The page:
The eleventh volume of Spice and Wolf includes a set of two short stories and a novella. Like in volume seven, the two short stories remind me of something an author might write for his eyes only in order to get to know the characters better. I have decided to put off reading the novella because something caught my eye in the short story “The Wolf and The Golden Promise”: the Church of Hasekura’s world also uses an official language—similar to how the Catholic Church uses Latin.
Lawrence and Holo stumble upon a colony while on their travels. This colony is more akin to the Roman colonia, literally “farm,” than the modern concept of a colony. Colonia derives from colonus, “farmer,” which itself derives from the verb colere, “to till or cultivate.” (Interestingly, the words cult and culture also derive from colere, which has the additional meaning of “to worship.”) An assembly of farmers dwell in this colony, and a land dispute breaks out during Lawrence and Holo’s stay. The village elder begs Lawrence to help: they have a document written in the Church’s language, but no one is able to translate it. Lawrence fortunately knows enough of this language to discern who owns how much land, which solves an initial dispute; yet, more follow and Lawrence finds himself not up to the task of translating the whole document.
In the early Middle Ages, finding a person who both knew how to read his own language but not Latin would be a difficult task. The Roman Empire had a huge impact on Europe, and its literature was much revered in the centuries following. The classical subjects of language education (the Trivium) were logic, grammar, and rhetoric, and by “grammar” they meant Latin grammar. Even today, you’ll find that students never master grammar until they study a foreign language. Why concern oneself with the ins and outs of what comes intuitively? Latin language and literature, both of Rome and of the Church, became the basis of education for the Middle Ages. As a matter of fact, a German with fluency in Latin could enter university in France, England, Spain, etc., but could not even attend a university within his own country without knowledge of the language!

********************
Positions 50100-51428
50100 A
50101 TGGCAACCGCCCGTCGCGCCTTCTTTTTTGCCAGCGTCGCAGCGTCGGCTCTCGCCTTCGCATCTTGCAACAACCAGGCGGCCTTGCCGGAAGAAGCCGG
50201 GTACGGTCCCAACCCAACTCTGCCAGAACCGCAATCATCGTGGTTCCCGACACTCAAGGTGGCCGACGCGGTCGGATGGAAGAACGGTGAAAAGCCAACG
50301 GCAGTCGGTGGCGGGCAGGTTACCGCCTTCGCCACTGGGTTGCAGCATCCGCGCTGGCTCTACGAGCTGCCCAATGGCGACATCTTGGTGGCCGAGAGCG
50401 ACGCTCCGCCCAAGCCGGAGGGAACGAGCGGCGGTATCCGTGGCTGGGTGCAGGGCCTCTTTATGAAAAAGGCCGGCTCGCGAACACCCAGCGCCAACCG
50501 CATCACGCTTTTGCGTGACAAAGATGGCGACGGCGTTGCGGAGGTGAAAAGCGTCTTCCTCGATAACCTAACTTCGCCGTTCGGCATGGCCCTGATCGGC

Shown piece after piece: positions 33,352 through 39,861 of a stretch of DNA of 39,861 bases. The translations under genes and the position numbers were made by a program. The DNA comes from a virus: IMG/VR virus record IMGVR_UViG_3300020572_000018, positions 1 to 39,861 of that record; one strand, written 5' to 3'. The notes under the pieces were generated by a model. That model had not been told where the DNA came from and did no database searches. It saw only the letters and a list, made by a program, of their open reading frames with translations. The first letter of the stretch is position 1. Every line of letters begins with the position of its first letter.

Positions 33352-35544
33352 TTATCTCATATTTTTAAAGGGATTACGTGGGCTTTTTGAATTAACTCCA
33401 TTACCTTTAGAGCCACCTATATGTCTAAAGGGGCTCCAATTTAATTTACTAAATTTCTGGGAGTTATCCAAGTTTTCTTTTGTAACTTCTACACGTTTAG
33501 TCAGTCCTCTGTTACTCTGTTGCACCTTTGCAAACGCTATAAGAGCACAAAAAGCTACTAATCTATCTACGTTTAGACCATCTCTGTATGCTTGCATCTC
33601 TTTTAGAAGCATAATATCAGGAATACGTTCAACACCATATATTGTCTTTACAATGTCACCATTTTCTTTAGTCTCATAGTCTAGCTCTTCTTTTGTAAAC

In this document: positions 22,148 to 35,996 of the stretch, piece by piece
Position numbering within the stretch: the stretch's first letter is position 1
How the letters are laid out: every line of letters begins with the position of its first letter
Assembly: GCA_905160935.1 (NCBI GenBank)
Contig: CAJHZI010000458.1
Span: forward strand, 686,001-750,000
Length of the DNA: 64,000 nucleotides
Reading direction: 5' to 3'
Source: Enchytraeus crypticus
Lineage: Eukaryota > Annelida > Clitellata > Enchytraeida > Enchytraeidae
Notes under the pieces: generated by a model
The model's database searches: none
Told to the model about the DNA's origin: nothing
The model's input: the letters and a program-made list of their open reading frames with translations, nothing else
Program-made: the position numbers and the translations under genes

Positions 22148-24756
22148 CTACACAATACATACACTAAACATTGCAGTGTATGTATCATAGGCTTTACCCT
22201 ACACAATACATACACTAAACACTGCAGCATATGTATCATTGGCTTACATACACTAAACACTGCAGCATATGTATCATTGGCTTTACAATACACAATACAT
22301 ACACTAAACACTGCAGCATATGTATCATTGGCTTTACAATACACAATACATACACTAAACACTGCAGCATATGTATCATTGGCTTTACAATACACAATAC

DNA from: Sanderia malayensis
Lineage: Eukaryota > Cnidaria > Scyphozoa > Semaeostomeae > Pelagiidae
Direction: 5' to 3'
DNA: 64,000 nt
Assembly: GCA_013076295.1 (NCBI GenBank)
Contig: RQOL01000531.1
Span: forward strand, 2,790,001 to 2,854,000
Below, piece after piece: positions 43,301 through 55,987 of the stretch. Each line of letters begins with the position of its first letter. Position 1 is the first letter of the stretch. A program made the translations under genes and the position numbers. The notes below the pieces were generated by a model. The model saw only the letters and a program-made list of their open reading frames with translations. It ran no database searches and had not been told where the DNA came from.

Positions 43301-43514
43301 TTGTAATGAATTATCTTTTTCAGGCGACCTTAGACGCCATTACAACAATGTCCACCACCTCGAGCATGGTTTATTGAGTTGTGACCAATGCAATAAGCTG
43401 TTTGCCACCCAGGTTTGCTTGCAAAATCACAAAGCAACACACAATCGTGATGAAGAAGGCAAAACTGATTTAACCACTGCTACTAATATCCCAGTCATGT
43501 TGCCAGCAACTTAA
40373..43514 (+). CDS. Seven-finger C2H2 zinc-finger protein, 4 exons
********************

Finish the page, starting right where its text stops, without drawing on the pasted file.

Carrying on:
I’d say that it was not until the twelfth century that vernacular literature garnered much importance in Europe. Around that century, one could begin to find some literate people capable of reading in their native tongue but not in Latin. England was the exception. England was fortunate in having St. Theodore of Tarsus for their ninth Archbishop of Canterbury, who established a school teaching both Latin and Greek and also encouraged the development of Anglo-Saxon. English, however, lacked standardized spelling, and people wrote phonetically according to their dialect. Compare England’s London dialect:
Whan that Aprill, with his shoures soote
The droghte of March hath perced to the roote
And bathed every veyne in swich licour,
Of which vertu engendred is the flour;
Whan Zephirus eek with his sweete breeth (Canterbury Tales, lines 1-5)
To England’s West Midlands dialect (the Þ = th, and the ȝ = gh):
SIÞEN þe sege and þe assaut watz sesed at Troye,
Þe borȝ brittened and brent to brondeȝ and askez,
Þe tulk þat þe trammes of tresoun þer wroȝt
Watz tried for his tricherie, þe trewest on erthe:
Hit watz Ennias þe athel, and his highe kynde, (Sir Gawain and the Green Knight, 1-5)
And these were two contemporaries writing in the fourteenth century! You better believe that if Chaucer and the Pearl-Poet corresponded with each other, they would probably prefer Latin to English—about as much as you would prefer being pen pals with Chaucer over the Pearl-Poet. So, when the farmers in Spice and Wolf produce a legal document in the Church’s language, that’s accurate to the Middle Ages. Also, since Hasekura’s world is essentially the High Middle Ages, it would make sense that one would find people both literate and ignorant of Latin.
Thus, Latin was an incredibly important language in the Middle Ages, functioning as the language of learning, law, international correspondence, and religion. The Catholic Church and the Vatican still have Latin as their official language, which is why papal encyclicals have a Latin name: they were originally written in Latin! So, this classicist was pleased that Hasekura created a plot where Latin, or rather a language synonymous to it, played an important role.